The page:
Fifth grade students at Gilbert School learned they had a green thumb this year in Indya Pruitt’s science and social studies classes.
The students are using modern agricultural technology to plot and synthesize data to improve yields, while utilizing engineering design process to collaborate, build prototypes and solve problems, Pruitt said.
All the while, her students are learning life skills by working year-around in their school garden.
“Every seed has the potential for a great crop,” Pruitt said. “The students learn how to fertilize, weed and water their plants.They benefit socially and emotionally, and they want to come to school because they want to take care of their plants.”
The garden gives the student’s responsibility with some of them naming their plants, Pruitt said.
The elementary teacher of the year for Franklin Parish uses the garden in her lessons. She focuses on sustainable agriculture while providing her fifth graders fresh, organic produce.
“(The garden) is a way to address the lack of fresh vegetables (in their diet),” Pruitt said.
Throughout the year the garden will contain potatoes, beans, kale, cabbage, radish, greens, squash, zucchini and tomatoes.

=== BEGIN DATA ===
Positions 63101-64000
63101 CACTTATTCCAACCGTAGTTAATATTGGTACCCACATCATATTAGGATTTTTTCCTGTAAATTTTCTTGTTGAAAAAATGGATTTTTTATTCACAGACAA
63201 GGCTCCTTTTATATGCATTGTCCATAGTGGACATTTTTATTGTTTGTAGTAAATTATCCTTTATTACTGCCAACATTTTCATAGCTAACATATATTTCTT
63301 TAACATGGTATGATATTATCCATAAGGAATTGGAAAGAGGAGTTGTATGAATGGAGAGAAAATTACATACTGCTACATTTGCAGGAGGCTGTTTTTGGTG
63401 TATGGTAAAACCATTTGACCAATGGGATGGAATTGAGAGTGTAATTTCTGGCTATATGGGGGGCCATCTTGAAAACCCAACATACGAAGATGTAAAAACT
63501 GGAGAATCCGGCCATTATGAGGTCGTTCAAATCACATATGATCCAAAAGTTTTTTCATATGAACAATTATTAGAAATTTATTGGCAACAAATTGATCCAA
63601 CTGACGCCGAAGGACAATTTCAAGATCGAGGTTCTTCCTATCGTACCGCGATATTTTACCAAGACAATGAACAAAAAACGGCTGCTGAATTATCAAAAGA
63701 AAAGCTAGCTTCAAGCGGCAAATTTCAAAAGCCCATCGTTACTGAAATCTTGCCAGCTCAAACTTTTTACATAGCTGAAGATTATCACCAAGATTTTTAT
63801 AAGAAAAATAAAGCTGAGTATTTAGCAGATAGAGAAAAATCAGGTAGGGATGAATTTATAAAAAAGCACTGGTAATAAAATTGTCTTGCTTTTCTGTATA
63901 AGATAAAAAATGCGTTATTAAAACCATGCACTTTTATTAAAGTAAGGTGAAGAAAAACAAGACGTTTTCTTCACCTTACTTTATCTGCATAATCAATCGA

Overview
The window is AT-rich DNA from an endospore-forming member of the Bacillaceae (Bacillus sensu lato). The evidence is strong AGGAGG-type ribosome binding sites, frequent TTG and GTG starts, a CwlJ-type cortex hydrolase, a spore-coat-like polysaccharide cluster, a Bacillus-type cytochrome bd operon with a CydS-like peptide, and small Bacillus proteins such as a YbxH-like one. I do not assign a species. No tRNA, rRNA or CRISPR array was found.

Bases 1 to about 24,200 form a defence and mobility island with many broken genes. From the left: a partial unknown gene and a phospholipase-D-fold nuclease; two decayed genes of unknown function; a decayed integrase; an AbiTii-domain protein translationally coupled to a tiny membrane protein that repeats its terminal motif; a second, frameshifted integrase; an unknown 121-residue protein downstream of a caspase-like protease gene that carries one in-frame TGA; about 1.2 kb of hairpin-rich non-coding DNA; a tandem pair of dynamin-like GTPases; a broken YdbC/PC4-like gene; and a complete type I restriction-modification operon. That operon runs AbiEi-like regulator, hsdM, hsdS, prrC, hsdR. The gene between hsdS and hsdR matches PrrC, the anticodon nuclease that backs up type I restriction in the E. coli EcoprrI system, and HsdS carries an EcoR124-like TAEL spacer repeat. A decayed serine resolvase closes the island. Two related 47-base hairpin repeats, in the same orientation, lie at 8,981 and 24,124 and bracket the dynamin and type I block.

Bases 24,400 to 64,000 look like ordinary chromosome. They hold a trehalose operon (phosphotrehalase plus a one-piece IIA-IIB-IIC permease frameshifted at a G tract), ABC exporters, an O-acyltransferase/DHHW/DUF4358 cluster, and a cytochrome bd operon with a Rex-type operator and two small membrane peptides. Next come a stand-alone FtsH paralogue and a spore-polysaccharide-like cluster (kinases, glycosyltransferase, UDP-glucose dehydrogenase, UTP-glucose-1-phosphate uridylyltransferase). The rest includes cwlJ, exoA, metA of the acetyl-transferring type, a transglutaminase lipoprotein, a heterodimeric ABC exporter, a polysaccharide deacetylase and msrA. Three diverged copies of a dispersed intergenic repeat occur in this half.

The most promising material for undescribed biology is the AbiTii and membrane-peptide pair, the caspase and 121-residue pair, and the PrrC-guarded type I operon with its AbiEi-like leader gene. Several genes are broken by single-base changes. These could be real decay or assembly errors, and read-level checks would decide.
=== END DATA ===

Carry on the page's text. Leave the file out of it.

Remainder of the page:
“If you plant it, you have to eat it,” Pruitt said.
Students liked to eat potatoes the best and radishes the least.
“The radishes were a little spicy for them,” Pruitt said.
Additionally, students learned the great expanse of the agricultural field.
“The majority of my students have family in the ag industry and can speak the language well,” Pruitt said. “They however, have been limited to believing that agriculture is ‘just farming.’ I wanted them to understand that the industry is evolving, so I began to incorporate technology into our lessons.”
Using ClimateView, a modern farming app, the class mapped the garden. The program allows students to track and synthesize data derived from the garden. They are then tasked to use the engineering data to solve deficiencies within the garden.
“This exposure to technology in agriculture has inspired students to seek out other STEM learning opportunities and has promoted diversity within agriculture,” Pruitt said. “More female and minority students are falling in love with ag.”
Originally a LSU AgCenter Geaux Garden project, Pruitt has gathered local sponsors to continue the garden which is now in its third year. She estimates 50 students a year have gone through the garden program.
Donations to Gilbert School Garden were from Bonnie Plants - donated plants, Ethan Poland, a local farmer - donated water hoses and a fence after stray dogs destroyed the original ones, Franklin Parish Farm Bureau Board of Directors - sponsoring the garden $500, Northeast Soil & Water Conservation District - donated $110 to purchase books to improve agricultural literacy, Home Hardware, Doyal Champlin - donated water hoses and soaker hoses. Colby Ezell, elementary school teacher at Gilbert, helped sponsor the garden.
Donated windowsill planter boxes were donated, so we were able to share with each science class at Gilbert School